My heart sinks every time I watch the news or read my Twitter feed. How did we get here? Our country has become so polarized when it pertains to our immigration system that we have lost the ability to feel empathy for those who seek assistance. As a mental health professional, I am alarmed that our government is dividing families. The Department of Homeland Security (DHS) is currently separating migrant children from their parents at the border and reneging on their past promises of safety to DACA recipients. These are unnecessary policies that will cause more trauma to already traumatized children and families seeking refuge in the U.S. We need this to change.
How do I know this? Because of what we in the mental health field call Adverse Childhood Experiences (ACEs).
Since 1998 we have had information on the impact of ACEs. The CDC-Kaiser Permanente ACE study found correlations between adverse childhood experiences and adverse physical health outcomes in adulthood. In fact, the study has prompted many in the medical and mental health fields to take a look at how we can prevent, treat and manage these adverse childhood experiences to have a healthier community and lower medical costs. But what about the adverse experiences of the immigrant community?
In the ACE questionnaire, the survey tool the CDC and Kaiser used to obtain the statistics and figures on their research subjects, there is a section on whether parents or other significant figures continually insulted or verbally hurt a child, but there are no questions about society's attitudes to an individual on the basis of ethnicity or race. While the original hasn’t been updated, in 2015 the Philadelphia ACE Study expanded the questionnaire to account for racism, bullying, dangerous neighborhoods, foster care, and witnessing violence outside of the family. This study found that being exposed to these stressors also accounted for toxic stress.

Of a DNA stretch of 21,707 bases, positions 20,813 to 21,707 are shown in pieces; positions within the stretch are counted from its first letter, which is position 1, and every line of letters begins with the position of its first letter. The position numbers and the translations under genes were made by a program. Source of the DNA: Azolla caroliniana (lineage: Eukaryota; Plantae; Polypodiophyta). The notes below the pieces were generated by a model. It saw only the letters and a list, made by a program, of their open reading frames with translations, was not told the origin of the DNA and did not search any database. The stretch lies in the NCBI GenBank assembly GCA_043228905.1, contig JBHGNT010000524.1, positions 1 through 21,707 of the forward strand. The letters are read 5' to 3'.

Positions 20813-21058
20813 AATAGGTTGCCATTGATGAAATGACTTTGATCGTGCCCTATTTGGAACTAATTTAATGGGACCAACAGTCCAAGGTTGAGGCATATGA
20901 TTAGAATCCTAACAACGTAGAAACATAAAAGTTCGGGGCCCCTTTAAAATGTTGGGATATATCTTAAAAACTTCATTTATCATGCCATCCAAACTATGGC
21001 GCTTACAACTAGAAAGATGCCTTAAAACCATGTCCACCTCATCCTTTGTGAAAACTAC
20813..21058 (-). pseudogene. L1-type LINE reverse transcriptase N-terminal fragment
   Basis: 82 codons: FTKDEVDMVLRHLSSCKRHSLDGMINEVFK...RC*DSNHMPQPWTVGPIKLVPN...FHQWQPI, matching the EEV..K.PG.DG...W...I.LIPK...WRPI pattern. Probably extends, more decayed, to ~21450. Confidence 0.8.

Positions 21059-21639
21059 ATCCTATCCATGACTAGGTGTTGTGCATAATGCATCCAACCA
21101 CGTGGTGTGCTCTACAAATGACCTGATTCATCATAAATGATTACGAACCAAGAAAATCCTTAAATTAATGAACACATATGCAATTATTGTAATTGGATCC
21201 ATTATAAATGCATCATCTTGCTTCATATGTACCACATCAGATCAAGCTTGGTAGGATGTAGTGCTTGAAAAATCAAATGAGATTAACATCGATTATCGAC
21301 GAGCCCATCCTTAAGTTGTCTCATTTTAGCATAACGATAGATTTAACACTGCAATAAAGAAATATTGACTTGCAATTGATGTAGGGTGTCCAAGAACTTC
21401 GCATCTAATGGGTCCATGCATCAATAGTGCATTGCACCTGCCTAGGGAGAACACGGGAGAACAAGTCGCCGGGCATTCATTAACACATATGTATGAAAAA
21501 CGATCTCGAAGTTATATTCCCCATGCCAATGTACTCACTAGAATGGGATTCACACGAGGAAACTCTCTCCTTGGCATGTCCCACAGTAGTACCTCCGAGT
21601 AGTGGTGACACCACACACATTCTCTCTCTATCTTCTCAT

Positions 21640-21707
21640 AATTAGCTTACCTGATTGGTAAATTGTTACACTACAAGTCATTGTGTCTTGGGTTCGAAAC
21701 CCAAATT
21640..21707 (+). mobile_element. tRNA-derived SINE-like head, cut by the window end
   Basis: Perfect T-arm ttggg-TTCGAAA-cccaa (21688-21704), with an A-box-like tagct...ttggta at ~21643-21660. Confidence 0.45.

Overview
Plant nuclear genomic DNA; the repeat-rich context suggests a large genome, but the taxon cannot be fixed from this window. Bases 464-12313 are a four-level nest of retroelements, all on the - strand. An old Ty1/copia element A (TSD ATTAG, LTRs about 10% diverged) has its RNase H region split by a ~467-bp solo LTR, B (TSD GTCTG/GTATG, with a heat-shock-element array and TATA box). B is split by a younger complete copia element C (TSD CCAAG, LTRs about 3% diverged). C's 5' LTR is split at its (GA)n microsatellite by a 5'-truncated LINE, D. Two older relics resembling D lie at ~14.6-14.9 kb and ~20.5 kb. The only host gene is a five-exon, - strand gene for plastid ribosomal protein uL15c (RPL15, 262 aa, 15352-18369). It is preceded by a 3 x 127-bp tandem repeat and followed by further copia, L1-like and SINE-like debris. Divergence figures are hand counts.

Thus, for many immigrant communities, including those with young children, continued exposure to explicit and implicit prejudicial messages that they are they are not “good enough” and/or “not worthy” of the acceptance of the dominant ideal of being an American, creates a space of hopelessness - building toxic stress in our children, families, and communities.
“Creating this atmosphere of systemic emotional adversity can lead to health outcomes that cost us as a society in medical costs, mental health costs, and in the lost ingenuity and progress of immigrant families, who are prevented from meeting a higher, more efficient standard in becoming part of the greater social structure"
In my work in the LA Unified school district, many of my young clients felt the fear of the possibility of their parents being deported. My clients in Los Angeles were a mixture of US-born teens and teens who had been brought to this country by their parents and were just discovering that they too had no legal status. These teenagers--my clients-- could not go through the typical teen rituals of getting a driver’s license, working a summer job, and dreaming of applying to college. In the scope of adverse childhood experiences, a lack of a sense of a safe future is incredibly debilitating. A constant sense of uncertainty creates poor decision making, mood swings, and impulsivity. Thus, many of my clients presented with depressive and anxious symptoms. Creating this atmosphere of systemic emotional adversity can lead to health outcomes that cost us as a society in medical costs, mental health costs, and in the lost ingenuity and progress of immigrant families, who are prevented from meeting a higher, more efficient standard in becoming part of the greater social structure